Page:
The tragic events of 11 March 2011 rekindled the author’s links to the region of his birth.
Furukawa Hideo talks about his roots, nuclear power and the strange relation between men and animals.
In Horses, Horses, in the End the Light Remains Pure, published by Columbia University Press in 2016,Furukawa Hideo tackled the most dramatic event Japan has experienced since the end of the SecondWorldWar:the earthquake and the tsunami that took place on 11March 2011,and provoked the Fukushima incident. In his own words, and in his typically passionate style, he cast san unflinching eye on the tragedy, which he can note rase from his mind. Asa native of the affected region, he continues to be active in keeping the memory alive.
when did you have the idea for this book? Furukawa Hideo :On 11March 2011,I was in Kyoto. I was doing research for my new book when I found out about the disaster. I can’t remember how long I spent in front of the TV, watching all those tragic images that were shown over and over again. My family, who still lives in Fukushima Prefecture, was lucky enough to survive, but I immediately felt this almost physical need to return to my region. It was as if a voice inside kept repeating that I had to watch what was happening. So I went home to Tokyo, and from there I left for Fukushima by car. This urge to go home gave way to an impulse to write down everything I was seeing and feeling. That material makes up the documentary part of my book.
Horses, Horses, in the End the Light Remains Pure
is a work of great immediacy, and came out in record time.In June, just three months after the natural disaster, the whole of it was published in the literary review Shincho. The following month it was available for sale in bookshops. Am I right to believe that this is quite rare, even in Japan?
F.H. :It might bean exceptional case, considering the circumstances that inspired the novel. The book was mostly written spontaneously, impulsively, by giving way to the emotions I felt at the time, instead of a filtered, reasoned approach. My publishers understood the emergency, and did all they could to make the novel available as soon as possible.
This novel has a particular structure that mixes reportage, narration and military history.
F.H. :It wasn’t premeditated. Especially in the beginning, when I returned to Fukushima, my only preoccupation was to record everything that was going on while it was happening. I’d walk around with my pen and pad, and write down everything that I could see around me–the destruction, hope and despair of these people – without knowing whether I was going to use the senotes. It was compulsive, I had to write. I’m a writer, not a journalist. My passion is to tell stories, that’s why I decided to add some fictional elements when writing the novel.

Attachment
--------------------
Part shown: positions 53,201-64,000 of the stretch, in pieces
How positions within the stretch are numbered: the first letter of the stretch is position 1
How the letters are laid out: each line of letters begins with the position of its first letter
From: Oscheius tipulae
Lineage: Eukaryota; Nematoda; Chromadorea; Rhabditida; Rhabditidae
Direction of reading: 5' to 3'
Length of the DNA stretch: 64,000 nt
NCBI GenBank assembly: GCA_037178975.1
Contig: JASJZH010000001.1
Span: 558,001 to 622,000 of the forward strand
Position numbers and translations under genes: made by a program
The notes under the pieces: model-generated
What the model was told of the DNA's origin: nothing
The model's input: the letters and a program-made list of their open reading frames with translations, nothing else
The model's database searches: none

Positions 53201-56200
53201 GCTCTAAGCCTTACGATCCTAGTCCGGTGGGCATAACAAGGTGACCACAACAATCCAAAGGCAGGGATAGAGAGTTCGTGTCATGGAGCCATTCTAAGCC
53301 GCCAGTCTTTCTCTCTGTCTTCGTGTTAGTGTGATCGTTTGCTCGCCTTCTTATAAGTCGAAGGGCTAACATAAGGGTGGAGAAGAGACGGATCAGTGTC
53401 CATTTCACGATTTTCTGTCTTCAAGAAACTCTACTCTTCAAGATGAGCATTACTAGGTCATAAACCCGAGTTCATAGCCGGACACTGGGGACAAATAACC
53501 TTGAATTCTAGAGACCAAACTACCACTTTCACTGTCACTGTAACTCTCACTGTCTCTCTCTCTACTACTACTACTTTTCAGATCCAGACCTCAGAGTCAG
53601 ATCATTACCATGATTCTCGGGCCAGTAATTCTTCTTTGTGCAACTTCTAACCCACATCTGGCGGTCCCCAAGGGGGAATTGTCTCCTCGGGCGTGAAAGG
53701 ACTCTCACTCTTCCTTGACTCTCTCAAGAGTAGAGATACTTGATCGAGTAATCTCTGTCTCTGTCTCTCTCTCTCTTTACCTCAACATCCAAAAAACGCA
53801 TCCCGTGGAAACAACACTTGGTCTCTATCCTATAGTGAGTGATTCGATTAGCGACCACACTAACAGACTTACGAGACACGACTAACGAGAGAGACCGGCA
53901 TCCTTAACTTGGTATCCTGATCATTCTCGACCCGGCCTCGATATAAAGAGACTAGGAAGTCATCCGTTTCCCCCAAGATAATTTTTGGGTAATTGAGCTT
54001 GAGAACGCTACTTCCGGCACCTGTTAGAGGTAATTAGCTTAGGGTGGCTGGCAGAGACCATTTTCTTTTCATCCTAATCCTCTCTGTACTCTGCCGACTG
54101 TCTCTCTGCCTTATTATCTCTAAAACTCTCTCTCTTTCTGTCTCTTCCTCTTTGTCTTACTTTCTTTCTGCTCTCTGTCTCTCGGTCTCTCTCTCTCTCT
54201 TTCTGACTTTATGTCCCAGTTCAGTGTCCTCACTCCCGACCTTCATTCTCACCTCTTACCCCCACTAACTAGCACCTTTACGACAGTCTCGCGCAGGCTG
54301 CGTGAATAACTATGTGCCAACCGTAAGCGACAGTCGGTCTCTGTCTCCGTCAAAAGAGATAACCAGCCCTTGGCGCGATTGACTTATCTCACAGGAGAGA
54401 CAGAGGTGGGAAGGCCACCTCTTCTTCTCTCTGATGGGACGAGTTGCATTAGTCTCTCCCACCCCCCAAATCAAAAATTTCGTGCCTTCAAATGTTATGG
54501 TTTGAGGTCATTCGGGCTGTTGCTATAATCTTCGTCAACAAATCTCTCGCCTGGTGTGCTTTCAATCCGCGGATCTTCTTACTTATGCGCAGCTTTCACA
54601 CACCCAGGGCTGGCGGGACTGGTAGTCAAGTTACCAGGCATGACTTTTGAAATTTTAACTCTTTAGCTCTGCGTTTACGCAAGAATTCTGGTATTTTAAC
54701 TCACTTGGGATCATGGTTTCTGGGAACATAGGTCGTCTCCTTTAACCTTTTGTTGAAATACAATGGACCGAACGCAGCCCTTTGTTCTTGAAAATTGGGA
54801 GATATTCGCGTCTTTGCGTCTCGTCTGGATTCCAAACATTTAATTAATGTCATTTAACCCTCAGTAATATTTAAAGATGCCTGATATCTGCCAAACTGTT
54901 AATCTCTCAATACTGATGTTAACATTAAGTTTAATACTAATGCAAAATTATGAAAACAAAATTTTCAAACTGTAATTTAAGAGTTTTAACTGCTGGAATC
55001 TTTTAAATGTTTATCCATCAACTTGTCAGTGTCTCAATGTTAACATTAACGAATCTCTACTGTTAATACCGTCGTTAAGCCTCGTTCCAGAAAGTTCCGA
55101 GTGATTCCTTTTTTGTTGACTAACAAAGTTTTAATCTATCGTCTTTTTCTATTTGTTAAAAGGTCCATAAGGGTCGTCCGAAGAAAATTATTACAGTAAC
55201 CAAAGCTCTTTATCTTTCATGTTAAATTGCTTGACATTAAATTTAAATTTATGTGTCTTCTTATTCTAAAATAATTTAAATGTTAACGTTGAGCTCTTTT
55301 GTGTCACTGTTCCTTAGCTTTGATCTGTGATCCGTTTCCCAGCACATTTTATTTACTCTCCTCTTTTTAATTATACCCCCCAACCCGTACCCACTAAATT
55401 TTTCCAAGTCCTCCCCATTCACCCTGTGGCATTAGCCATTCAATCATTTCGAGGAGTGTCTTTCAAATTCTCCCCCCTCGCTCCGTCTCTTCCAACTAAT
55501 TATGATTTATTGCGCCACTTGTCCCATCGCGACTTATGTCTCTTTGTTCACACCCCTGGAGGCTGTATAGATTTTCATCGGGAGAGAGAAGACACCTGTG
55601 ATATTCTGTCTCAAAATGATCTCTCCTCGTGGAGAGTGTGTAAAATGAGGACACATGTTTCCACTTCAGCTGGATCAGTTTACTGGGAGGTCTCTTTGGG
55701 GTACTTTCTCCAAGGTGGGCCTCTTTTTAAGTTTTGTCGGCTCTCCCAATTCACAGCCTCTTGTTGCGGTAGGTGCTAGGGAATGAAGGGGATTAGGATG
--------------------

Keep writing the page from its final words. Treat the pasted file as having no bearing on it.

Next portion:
Even though you find the description of being a “Fukushima writer” too narrow, you have now been fighting for the past seven years for this tragedy to be remembered…
F. H. :Yes, it’s very important to me, because historical memory is precious. In my specific case, being in Kyoto while it was happening, hundreds of kilometres
away from the disaster, influenced the way I reacted. Those who were in Tohoku (or even in Tokyo, where the shocks were very violent) simply want to forget about what happened. It’s very human to want to forget traumatic events. But for me and many other people, it’s important to preserve the memories of those times, and writing is one way among many others of making sure Fukushima isn’t forgotten over time.
what you’re saying is important, because it wasn’t the first time that Tohoku has experienced a tsunami. In the past, one could find bollards indicating how high the water had risen during floods, but people forget, and under-estimate the dangers of living in risk zones.
F. H. : These people behave in that way for several reasons. In Japan, for example, the cult of ancestors is still very important. People usually live near a cemetery where their family is laid to rest. Moving away from it means breaking a multigenerational link with one’s own land and roots: it would be an insult, a wound inflicted on one’s own ancestors. It may seem strange to some people, but among the things that hurt the Fukushima survivors most is the fact that is has
become impossible to visit their family grave to carry out those traditional rituals. For example, my family tombstone was damaged during the earthquake on 11 March. My parents needed to repair it. The link to our place of origin is often stronger than any considerations about safety.
Let’s come back to your book. It starts like a report, but fiction suddenly takes over when a character, one of the brothers from your previous novel, Seizazoku (The Holy Family, 2008), appears out of nowhere on the back seat of your car. Can Horses, Horses, in the End the Light remains Pure be considered as the sequel to that novel?
F. H. : It’s not a sequel, it’s more of a recurring idea. Every writer has a few topics that he regularly revisits in different forms. In my case, the disaster of 11 March generated a series of thoughts that led me to re-create some parts of Seizazoku. I reached a stage where writing a report was not sufficient to express my feelings, and I had to fall back on the narrative tools that I find easier to use. It’s important to highlight that many people fled Fukushima, but hundreds of others came to help, report, or to simply see with their own eyes what had happened. The brothers in Seizazoku can be understood not just as characters from the story, but also as real individuals because what they see represents what thousands of people saw.